St Ives’ fishing harbor is quite beautiful too, especially when viewed from the water. Be sure to take a boat trip to nearby Seal Island, where you can see Grey Atlantic seals in their natural habitat. The scenic drive to the nearby Land’s End and the coastal walks there are also a must!
But St. Ives isn’t just about its beaches and pretty cottages – it has a lively art scene too! Home at one time or another to some of the finest sculptors and artists in the world, the town is dotted with galleries and studios. You can visit the Barbara Hepworth Museum to enjoy her amazing artwork, or head down to the seafront to visit Cornwall’s very own Tate Gallery.
Where to stay in St Ives
Here are some of the best St Ives hotels for every budget:
- £+ The Queens Hotel St Ives – great price/ quality.
- ££ The Western – one of the top picks in St Ives.
- ££ Tregenna Castle Resort – unique stay just outside of town. Indoor & outdoor pool.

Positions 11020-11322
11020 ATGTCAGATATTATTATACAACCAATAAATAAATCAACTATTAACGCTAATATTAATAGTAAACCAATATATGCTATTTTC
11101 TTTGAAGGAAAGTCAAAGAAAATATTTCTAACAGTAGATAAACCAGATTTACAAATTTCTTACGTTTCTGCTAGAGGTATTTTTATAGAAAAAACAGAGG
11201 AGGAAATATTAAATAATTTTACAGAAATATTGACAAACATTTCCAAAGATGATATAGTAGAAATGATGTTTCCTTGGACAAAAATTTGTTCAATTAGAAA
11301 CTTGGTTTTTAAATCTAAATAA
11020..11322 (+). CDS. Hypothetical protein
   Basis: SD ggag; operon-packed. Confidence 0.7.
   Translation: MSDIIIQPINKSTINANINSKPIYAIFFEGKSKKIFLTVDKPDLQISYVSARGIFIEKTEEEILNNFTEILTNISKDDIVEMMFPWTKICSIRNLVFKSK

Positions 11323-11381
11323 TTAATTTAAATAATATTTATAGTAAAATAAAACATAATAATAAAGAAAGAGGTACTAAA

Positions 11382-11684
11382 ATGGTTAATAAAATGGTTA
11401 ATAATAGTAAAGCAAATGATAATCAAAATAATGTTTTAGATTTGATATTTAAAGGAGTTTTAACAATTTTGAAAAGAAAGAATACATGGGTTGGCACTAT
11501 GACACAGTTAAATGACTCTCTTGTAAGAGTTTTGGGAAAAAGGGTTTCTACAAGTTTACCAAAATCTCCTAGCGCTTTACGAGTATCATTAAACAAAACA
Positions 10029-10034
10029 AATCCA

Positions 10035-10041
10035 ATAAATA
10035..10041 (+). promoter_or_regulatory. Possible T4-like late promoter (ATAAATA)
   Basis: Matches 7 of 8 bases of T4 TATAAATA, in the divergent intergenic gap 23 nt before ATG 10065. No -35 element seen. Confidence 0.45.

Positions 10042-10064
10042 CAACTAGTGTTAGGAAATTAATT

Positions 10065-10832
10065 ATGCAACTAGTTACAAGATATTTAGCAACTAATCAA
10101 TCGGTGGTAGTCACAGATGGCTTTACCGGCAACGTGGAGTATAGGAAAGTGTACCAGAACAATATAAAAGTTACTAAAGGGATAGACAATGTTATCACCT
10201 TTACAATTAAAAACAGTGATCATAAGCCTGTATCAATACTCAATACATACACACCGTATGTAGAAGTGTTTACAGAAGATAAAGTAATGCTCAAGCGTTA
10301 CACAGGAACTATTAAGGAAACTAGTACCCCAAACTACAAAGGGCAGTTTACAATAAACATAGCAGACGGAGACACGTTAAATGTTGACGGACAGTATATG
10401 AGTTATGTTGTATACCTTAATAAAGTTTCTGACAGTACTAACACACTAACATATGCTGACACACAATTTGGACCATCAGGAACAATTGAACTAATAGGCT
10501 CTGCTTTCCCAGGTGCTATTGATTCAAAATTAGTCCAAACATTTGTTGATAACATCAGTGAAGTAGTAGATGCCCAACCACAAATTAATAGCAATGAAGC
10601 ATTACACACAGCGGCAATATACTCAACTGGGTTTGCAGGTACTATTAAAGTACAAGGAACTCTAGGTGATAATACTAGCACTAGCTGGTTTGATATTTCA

- £££ St Ives Harbour Hotel & Spa – our recommendation. Indoor pool.
- ££££ Carbis Bay & Spa Hotel – more luxury.
TIP: St Ives accommodation is very sough-after, so be sure to book as soon as you know your travel dates. Here you can find a complete overview of all the best St Ives accommodation options, including hotels, apartments, B&Bs, and holiday homes. Keep in mind that some accommodations and holiday homes have a minimum stay requirement of 2-3 nights, some even longer, especially in the high season. So they’ll show up as unavailable if your stay is shorter than that.
Where to eat and drink: St Ives is home to one of Cornwall’s oldest pubs, the Sloop Inn. Dating from the early 14th century, with its traditional, low ceilings and Cornish ales, it’s easy to imagine fishermen and smugglers enjoying a pint there in days gone by!